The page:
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Packaging material such as paper or cardboard are pressed into balls and recycled.
It’s a cold winter morning on the Swabian Alb, a highland region in Southern Germany. An icy wind blows through Türkheim, a small municipality in Baden-Württemberg, driving snowflakes before it. Here, in the industrial estate, is where Schraden Biogas GmbH & Co. KG operates its plant. But in the large hall, there is no longer a trace of the biting wind. In fact, there is a slight sweet scent in the air. “If you have a mask with you, you can put it on if you like”, says plant manager Oliver Math (49) over the roar of the machines. The smell of biowaste only takes a couple of minutes to get used to and it’s nowhere near as cold and draughty as it is outside.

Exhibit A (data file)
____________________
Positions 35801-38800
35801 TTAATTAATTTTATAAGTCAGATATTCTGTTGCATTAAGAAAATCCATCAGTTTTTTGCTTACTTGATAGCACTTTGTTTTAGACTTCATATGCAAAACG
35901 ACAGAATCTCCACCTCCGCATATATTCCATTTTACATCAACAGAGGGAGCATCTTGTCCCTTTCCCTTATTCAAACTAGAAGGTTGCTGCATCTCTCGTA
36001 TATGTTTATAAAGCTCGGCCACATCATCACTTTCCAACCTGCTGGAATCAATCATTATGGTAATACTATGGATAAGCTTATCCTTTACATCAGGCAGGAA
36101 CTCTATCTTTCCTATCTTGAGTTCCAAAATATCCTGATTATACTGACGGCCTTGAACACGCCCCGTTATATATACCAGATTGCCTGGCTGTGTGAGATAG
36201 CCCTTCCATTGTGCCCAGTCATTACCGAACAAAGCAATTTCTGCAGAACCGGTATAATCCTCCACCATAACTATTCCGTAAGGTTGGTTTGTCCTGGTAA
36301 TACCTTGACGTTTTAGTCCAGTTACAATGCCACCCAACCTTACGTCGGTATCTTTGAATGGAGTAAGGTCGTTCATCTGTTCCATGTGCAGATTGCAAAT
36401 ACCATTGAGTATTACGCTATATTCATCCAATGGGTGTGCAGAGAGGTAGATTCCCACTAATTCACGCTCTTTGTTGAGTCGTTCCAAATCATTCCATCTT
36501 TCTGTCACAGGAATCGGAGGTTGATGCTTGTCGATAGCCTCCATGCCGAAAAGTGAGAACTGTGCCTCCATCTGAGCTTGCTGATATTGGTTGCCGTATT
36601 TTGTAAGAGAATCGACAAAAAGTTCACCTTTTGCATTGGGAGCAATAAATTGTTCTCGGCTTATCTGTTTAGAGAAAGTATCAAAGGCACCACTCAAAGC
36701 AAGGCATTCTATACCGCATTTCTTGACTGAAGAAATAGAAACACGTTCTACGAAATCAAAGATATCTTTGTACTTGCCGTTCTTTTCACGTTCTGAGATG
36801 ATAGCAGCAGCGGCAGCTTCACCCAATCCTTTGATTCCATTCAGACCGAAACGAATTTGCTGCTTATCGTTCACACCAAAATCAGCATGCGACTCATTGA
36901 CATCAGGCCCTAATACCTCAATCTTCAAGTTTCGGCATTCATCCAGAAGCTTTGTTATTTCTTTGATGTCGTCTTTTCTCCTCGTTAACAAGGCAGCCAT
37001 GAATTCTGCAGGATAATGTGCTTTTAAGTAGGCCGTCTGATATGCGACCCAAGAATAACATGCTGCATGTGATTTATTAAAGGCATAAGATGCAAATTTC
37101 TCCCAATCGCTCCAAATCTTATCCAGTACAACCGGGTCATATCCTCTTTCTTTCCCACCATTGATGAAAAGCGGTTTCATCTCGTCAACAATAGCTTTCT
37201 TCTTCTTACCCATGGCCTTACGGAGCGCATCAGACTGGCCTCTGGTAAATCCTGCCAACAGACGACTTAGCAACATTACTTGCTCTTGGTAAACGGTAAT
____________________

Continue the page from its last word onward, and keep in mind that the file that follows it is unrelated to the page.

Biowaste makes up the bulk
Behind the roller shutter, the first thing you see is a mountain of organic sacks collected by the biowaste disposal service for the district. “Biowaste makes up the bulk of the residual material that we process here”, emphasises Oliver Math. A few feet away, members of his team are unloading a truck backed up to a ramp. He has over 40 green waste bins with leftover food from restaurants, hotels, etc. Each time, three containers are attached to a special device and automatically tipped out. The driver of a wheel loader is already waiting to tip the remains of what once was good food into the processing plant. “There’s another collection point over here on the left”: Oliver Math points to a pit with a grate – this is where all the liquid waste from butchers’ shops, dairies and similar operations goes. And from WALA too, as Viola Metschies, waste material officer at WALA, explains before our visit to Schradenbiogas: “We used to incinerate fats, oils and waxes from our production, but now we bring them to Türkheim instead.”
Bacteria “love WALA residual material”